Poster, Podium & Video Sessions
Presentation Authors: Todd Yecies*, Anisleidy Fombona, Michelle Semins, Pittsburgh, PA
Introduction: Both patients and surgeons are exposed to ionizing radiation during endourologic procedures. Modern C-arms have settings that can be modified to lower radiation exposure, including "low-dose" and pulsed fluoroscopy. Pulsed fluoroscopy rates range from a standard rate of 30 to 1 pulse-per-second (pps). We present here the only known series evaluating the effect of 1 pps on fluoroscopy time and surgeon radiation exposure.
Methods: A retrospective review of a single endourologist's operative records was performed over a 12 month period. Adult patients undergoing ureteroscopy were included. At the 6 month point, the switch from continuous "low-dose" to 1 pps "low-dose" fluoroscopy was made. Collected data included age, gender, body mass index (BMI), aggregate stone burden, stone multiplicity, laterality, laser and ureteral access sheath usage, operative time, fluoroscopy time, rates of failed or staged ureteroscopy and complication rates. Surgeon radiation exposure was measured using 1 dosimeter placed at the torso under the lead apron and 1 dosimeter overlying the chest outside the lead apron. Deep Dose Equivalent (DDE), Lens Dose Equivalent (LDE), and Shallow Dose Equivalent (SDE) were calculated using the EDE1 formula.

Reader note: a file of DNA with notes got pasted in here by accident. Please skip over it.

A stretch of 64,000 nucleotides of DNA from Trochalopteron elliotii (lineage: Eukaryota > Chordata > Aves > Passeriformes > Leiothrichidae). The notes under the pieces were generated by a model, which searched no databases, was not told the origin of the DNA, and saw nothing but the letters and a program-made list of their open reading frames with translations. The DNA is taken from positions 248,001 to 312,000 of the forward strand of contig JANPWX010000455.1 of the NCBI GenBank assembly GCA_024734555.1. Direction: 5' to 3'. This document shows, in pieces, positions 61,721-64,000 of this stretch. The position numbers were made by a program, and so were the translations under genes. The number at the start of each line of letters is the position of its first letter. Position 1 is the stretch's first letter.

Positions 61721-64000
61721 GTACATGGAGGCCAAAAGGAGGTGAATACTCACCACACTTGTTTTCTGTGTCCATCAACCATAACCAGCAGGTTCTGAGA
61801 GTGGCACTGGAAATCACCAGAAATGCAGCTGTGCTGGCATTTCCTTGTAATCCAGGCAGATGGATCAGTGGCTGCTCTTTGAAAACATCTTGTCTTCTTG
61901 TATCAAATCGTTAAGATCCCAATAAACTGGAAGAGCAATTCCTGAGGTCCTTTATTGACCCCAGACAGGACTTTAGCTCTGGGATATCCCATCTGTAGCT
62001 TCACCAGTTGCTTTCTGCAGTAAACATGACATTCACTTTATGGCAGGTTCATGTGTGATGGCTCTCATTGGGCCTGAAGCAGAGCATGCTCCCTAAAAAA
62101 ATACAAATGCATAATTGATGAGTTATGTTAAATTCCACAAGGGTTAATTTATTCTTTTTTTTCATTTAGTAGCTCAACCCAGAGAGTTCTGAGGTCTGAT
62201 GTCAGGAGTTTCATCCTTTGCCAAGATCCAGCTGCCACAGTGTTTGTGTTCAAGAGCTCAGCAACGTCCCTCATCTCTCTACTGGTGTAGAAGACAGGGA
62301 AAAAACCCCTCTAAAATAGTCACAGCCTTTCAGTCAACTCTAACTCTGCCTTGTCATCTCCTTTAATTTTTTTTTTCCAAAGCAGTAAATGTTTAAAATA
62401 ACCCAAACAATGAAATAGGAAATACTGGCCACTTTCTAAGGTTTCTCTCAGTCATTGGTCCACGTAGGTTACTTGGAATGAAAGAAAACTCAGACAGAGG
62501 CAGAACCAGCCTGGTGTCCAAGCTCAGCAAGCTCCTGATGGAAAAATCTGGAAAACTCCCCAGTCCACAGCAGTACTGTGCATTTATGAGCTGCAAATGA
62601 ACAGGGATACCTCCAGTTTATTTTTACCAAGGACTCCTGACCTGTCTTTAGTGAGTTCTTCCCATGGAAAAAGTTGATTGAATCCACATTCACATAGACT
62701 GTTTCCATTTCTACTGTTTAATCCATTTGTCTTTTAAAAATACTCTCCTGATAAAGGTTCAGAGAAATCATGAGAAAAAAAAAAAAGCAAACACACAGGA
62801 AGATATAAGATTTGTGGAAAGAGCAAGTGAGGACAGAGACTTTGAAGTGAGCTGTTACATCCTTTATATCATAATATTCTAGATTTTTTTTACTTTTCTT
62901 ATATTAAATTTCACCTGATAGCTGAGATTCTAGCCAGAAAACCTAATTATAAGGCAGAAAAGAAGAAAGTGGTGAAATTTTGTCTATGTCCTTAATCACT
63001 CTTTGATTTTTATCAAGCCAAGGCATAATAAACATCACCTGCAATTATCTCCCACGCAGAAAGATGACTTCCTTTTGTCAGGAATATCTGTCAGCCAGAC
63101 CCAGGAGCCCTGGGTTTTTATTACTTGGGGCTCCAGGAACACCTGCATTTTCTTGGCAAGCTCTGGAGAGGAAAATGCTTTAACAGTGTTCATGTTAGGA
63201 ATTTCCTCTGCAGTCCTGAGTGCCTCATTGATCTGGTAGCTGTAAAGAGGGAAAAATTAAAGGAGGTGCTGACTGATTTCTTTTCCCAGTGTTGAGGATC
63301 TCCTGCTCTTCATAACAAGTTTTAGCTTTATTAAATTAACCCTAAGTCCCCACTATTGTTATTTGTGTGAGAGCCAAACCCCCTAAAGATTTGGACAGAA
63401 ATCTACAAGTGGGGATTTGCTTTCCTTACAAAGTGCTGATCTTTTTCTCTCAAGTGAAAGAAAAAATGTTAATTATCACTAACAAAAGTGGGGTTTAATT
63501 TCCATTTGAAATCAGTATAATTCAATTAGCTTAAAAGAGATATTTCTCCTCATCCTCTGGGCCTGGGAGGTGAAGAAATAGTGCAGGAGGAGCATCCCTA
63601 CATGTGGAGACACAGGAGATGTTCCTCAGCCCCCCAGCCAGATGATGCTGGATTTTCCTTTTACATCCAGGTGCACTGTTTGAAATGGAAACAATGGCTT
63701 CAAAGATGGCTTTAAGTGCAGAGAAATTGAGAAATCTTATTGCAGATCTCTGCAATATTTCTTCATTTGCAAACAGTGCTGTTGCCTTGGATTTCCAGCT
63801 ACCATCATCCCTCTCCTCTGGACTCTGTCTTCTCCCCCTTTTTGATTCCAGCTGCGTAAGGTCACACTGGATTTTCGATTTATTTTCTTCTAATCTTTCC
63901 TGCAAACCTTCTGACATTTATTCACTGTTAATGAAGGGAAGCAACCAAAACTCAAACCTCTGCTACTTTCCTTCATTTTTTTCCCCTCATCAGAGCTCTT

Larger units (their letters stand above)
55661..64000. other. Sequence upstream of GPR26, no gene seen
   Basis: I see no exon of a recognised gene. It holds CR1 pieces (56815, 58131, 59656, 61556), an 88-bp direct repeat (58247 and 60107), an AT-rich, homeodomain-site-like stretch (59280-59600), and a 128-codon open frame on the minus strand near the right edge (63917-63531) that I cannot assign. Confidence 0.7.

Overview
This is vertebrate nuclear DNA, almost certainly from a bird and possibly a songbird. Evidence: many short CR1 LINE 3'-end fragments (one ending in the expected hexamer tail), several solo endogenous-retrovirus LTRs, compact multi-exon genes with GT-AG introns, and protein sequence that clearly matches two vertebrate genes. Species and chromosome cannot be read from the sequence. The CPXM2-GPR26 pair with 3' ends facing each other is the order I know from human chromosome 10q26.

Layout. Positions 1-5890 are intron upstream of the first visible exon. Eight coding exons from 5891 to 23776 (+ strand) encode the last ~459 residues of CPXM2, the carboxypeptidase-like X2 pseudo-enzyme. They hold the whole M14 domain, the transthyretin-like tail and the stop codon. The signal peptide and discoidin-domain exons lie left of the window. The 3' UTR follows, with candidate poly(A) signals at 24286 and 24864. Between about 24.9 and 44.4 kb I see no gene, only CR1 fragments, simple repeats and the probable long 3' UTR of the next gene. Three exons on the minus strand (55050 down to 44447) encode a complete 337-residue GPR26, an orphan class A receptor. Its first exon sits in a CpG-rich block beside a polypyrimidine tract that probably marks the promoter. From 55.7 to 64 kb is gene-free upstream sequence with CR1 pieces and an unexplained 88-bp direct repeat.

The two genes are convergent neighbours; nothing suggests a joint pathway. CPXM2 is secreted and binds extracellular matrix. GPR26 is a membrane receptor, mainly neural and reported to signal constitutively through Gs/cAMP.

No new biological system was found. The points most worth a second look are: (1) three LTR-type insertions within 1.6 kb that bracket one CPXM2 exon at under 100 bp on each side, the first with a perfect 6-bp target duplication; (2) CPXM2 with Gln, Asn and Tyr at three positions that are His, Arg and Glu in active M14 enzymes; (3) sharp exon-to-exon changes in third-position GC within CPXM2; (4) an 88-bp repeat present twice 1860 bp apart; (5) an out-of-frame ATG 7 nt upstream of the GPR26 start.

Results: A total of 84 and 70 patients underwent ureteroscopy using continuous and 1 pps fluoroscopy, respectively. No significant differences were identified between the 2 groups with regards to patient age (p=0.96), sex (p=0.26), BMI (p=0.95), stone multiplicity (p=0.31), bilateral ureteroscopy (p=0.07), pre-stenting (p=0.99), staged (p=0.84) or failed ureteroscopy (p=0.99), ureteral access sheath utilization (p=0.10), or case duration (p=0.54). Patients in the 1pps cohort had a larger median stone burden (1.8cm IQR 0.9-2.8cm vs. 1.3cm IQR 0.8-2.0 cm, p=0.04). Median fluoroscopy time was reduced from 77 (IQR 54-115) to 16 seconds (IQR 13-24) using 1 pps (p<0.001). Monthly surgeon radiation exposure was reduced by an average of 64%, from 6.8±8.3 to 1.8±2.7 mRad DDE (p = 0.11), 120.6±101.4 to 49.2±66.6 mRad LDE (p=0.10), and 116.2±97.8 to 47.6±64.0 mRad SDE (p=0.11). Complications were rare without significant difference between the 2 groups. Image quality was acceptable in all cases using 1 pps fluoroscopy despite a maximal patient BMI of 82.2. The only technical compromise noted was increased motion artifact, which was easily avoided by allowing the C-arm to complete motion prior to image acquisition.
Conclusions: Use of single pulse-per-second fluoroscopy significantly reduces fluoroscopy time and lowers surgeon radiation exposure by 64%.
Source Of Funding: none
Todd Yecies, MD, is a PGY-3 Urology resident at the University of Pittsburgh Medical Center.. He graduated with Honors from Stanford University in 2010. He then attended medical school at the University of Pittsburgh School of Medicine in 2014. His research interests focus on the management of radiation safety during endourologic procedures.
Friday, May 12
9:30 AM – 11:30 AM